Newswise — Erectile dysfunction after surgery to remove the prostate (radical prostatectomy) has traditionally been attributed to nerve damage that theoretically should heal over time. But it can take as long as two years for the nerves to recover enough for a man to have an erection without the aid of drugs or devices. By that time, other damage may have occurred, according to an article in the latest issue of Perspectives on Prostate Disease.
The Harvard Medical School bulletin notes that when the penis is flaccid for long periods of time, it is deprived of a lot of oxygen-rich blood. Recent research suggests that this low oxygen level causes some muscle cells in the penis's erectile tissue to lose their flexibility. The tissue gradually becomes more like scar tissue, interfering with the penis's ability to expand when it's filled with blood.
Therefore, the traditional advice given to men—to wait for erectile function to return on its own—may not be adequate. Simply put, erections seem to work on a use-it-or-lose-it basis. To prevent the secondary damage that may occur if the penis goes too long without erections, researchers now think it's better to restore erectile function soon after prostate removal. Treatment options include using a vacuum pump device or taking erectile dysfunction drugs by mouth or by injection into the penis.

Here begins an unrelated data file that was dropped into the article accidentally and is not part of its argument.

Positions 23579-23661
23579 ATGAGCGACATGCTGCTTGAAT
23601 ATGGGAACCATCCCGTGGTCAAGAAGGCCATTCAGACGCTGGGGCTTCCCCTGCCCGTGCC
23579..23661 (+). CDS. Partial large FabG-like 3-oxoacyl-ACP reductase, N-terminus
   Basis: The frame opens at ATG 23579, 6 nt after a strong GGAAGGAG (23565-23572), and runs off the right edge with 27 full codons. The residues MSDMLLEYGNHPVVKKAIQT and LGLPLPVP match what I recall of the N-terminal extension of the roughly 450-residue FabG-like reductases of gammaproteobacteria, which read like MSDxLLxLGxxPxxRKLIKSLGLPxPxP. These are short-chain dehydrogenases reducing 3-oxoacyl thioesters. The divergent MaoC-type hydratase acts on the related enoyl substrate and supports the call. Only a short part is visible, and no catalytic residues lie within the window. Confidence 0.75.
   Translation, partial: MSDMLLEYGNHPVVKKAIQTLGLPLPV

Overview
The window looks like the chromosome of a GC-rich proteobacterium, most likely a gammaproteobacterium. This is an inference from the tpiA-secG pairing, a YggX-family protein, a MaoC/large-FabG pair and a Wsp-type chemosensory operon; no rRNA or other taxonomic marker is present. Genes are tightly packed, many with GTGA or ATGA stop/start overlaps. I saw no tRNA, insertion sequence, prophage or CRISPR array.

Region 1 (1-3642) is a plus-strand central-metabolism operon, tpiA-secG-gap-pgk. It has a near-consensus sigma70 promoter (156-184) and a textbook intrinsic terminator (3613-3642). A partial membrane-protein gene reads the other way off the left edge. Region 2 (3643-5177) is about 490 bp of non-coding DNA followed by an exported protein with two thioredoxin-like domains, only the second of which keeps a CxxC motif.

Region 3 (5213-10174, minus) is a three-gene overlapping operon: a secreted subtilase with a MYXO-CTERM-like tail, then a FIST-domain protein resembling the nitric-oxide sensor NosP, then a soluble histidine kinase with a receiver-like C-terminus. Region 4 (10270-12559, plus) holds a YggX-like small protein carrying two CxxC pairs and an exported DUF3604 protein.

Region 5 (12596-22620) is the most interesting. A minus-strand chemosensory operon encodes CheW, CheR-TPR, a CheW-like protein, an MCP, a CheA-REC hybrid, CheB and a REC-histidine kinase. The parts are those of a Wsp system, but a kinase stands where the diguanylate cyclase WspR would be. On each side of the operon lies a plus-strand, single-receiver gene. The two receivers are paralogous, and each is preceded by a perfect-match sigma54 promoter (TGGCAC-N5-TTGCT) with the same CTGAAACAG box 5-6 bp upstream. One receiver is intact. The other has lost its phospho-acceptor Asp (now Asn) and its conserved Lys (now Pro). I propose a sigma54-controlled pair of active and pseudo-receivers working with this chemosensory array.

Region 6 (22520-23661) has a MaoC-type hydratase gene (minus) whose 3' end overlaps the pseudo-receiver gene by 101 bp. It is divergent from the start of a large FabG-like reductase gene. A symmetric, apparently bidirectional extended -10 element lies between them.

According to Dr. Marc Garnick, editor in chief of Perspectives on Prostate Disease and a Harvard oncologist, "Although the evidence supporting this 'penile rehabilitation' isn't perfect, you may want to ask your doctor about the options. Such early intervention may help increase the odds that you will regain erectile function."
Also covered in the 48-page report: "¢ Alternative therapies for prostate cancer"¢ Handling a prostate cancer relapse "¢ Surgical options for benign prostatic hyperplasia
A year's subscription to Perspectives on Prostate Disease is available for $99 (for print and electronic versions; $89 for electronic only) from Harvard Health Publications, the publishing division of Harvard Medical School. Order it online at http://www.health.harvard.edu/POPD or by calling 1-877"649"9457 (toll free).